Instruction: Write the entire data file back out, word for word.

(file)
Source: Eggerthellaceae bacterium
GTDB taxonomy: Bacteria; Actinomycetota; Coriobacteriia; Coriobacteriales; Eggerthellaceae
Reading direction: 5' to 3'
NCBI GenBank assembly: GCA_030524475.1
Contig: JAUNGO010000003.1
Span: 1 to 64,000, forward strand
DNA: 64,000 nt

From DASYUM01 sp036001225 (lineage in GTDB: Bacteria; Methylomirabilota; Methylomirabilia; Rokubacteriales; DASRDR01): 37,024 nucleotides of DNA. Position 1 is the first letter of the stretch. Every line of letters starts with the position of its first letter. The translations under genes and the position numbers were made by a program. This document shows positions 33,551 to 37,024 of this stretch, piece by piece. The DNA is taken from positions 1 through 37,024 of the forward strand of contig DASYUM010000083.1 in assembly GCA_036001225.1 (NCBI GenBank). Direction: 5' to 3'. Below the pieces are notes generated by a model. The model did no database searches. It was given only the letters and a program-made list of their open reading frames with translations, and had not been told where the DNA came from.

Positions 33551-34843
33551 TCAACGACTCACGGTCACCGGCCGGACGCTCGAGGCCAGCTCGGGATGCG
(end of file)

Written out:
Source: Eggerthellaceae bacterium
GTDB taxonomy: Bacteria; Actinomycetota; Coriobacteriia; Coriobacteriales; Eggerthellaceae
Reading direction: 5' to 3'
NCBI GenBank assembly: GCA_030524475.1
Contig: JAUNGO010000003.1
Span: 1 to 64,000, forward strand
DNA: 64,000 nt

From DASYUM01 sp036001225 (lineage in GTDB: Bacteria; Methylomirabilota; Methylomirabilia; Rokubacteriales; DASRDR01): 37,024 nucleotides of DNA. Position 1 is the first letter of the stretch. Every line of letters starts with the position of its first letter. The translations under genes and the position numbers were made by a program. This document shows positions 33,551 to 37,024 of this stretch, piece by piece. The DNA is taken from positions 1 through 37,024 of the forward strand of contig DASYUM010000083.1 in assembly GCA_036001225.1 (NCBI GenBank). Direction: 5' to 3'. Below the pieces are notes generated by a model. The model did no database searches. It was given only the letters and a program-made list of their open reading frames with translations, and had not been told where the DNA came from.

Positions 33551-34843
33551 TCAACGACTCACGGTCACCGGCCGGACGCTCGAGGCCAGCTCGGGATGCG